Out on bail, taxi drivers warn of more protests

PUBLISHED : Friday, 05 December, 2008, 12:00am
UPDATED : Friday, 05 December, 2008, 12:00am

Twenty-four taxi drivers arrested for Wednesday night's blockade had hardly been released from the police station when some drivers were warning of tougher action to come.

The drivers' threat came despite a decision by the Legislative Council's transport panel and Transport Advisory Committee to advance their scheduled discussion of a green cabbies' fare adjustment proposal from the second half of this month to next week.

One airport-based driver of a red urban taxi said he had been asked to join another blockade in Central last night, but this was called off after police found out about the plan and set up roadblocks at key junctions.

And the driver of a green new territories taxi who claimed to be responsible for Wednesday's action threatened to mobilise another protest if the government did not scrap the new fare system for red taxis, which cuts fares for long-haul trips and increases them for short and middle-distance trips.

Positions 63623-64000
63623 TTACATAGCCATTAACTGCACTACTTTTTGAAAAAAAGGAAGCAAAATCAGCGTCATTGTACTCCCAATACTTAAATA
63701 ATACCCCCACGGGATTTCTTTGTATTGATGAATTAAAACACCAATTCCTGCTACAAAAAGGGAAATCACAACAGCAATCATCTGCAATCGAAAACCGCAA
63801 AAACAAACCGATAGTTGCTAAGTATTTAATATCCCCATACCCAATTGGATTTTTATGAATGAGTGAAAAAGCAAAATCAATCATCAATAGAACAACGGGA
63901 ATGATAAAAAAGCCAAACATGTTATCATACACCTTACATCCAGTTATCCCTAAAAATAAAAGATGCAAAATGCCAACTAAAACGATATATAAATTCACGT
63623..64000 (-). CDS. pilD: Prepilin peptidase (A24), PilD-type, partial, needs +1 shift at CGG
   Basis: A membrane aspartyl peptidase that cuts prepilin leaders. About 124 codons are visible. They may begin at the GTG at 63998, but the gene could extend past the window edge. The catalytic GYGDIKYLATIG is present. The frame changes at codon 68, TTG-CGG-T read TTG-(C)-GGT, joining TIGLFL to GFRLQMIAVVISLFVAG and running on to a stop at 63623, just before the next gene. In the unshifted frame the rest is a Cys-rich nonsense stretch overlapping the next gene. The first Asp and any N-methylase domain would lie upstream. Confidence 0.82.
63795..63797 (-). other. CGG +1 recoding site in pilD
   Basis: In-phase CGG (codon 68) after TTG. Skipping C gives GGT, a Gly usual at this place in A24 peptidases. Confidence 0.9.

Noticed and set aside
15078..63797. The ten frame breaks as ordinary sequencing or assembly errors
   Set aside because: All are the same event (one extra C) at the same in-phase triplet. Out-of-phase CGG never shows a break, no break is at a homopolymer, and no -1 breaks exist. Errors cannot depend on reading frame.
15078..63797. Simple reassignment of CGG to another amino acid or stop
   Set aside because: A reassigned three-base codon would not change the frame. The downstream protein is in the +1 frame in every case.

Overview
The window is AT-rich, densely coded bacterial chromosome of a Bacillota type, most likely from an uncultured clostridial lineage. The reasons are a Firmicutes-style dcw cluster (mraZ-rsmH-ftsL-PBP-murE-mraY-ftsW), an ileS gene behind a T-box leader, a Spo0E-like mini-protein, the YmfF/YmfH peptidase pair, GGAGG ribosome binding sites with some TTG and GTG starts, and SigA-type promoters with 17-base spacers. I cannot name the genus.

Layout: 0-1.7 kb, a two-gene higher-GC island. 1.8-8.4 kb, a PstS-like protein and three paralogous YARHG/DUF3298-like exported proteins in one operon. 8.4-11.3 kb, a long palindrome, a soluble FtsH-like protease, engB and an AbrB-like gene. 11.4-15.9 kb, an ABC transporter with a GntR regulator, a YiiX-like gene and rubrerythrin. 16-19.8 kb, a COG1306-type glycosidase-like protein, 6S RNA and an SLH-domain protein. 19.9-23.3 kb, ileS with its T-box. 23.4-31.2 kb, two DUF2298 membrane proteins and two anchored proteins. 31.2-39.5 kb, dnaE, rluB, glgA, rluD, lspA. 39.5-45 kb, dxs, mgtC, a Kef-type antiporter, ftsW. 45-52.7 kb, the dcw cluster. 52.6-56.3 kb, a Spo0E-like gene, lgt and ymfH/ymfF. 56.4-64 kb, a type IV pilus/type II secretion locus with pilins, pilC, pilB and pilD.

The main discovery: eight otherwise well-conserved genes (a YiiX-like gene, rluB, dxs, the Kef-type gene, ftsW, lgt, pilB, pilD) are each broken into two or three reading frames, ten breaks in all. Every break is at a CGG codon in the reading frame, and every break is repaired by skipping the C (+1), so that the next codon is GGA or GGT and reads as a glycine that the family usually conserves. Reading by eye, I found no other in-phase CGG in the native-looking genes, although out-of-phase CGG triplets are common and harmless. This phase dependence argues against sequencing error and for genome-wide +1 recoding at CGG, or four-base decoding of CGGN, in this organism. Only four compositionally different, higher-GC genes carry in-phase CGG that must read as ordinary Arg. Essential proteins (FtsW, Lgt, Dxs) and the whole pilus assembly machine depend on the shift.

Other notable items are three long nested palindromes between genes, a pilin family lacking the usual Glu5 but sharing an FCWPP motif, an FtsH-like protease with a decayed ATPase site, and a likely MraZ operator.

'All we want is to talk to the government and have the new fare increase for red taxis suspended. If the government does not talk to us, we will take further action,' the driver, a Mr Chan, said. 'We do not rule out the possibility of blocking traffic, not only at the airport, but also at the taxi-stands at major border crossings.

'We are also considering taking action to stop drivers who offer discounts to passengers when they pick up clients at the airport.'

Mr Chan was one of the 24 drivers detained overnight after they blocked the main artery between the airport and the city. Fifty red taxis joined their action later, blocking two of Wong Nai Chung Road's three lanes after horse races ended at the Happy Valley racecourse. Dozens more green taxis staged another protest at the Lok Ma Chau border after midnight.

The drivers were released yesterday morning on HK$1,000 bail.

The city-wide action was set in motion by a new fare model that started on Sunday letting red taxis charge less than green cabs on long-haul trips. Green cabbies said they had lost up to 30 per cent of business as a result. Their protest actions were triggered when a security guard at the airport allegedly advised passengers going to Tuen Mun to take red instead of green taxis.

Mr Chan said about 400 green taxis and 1,000 red taxis worked the airport and border checkpoints.

Many red cabbies also said they did not like the new fare model because it slashed their fares for long trips by 20 per cent.

But the Transport and Housing Bureau insisted the plan would remain in place for red taxis. The Transport Department said it would arrange a meeting with the green-taxi groups on Tuesday.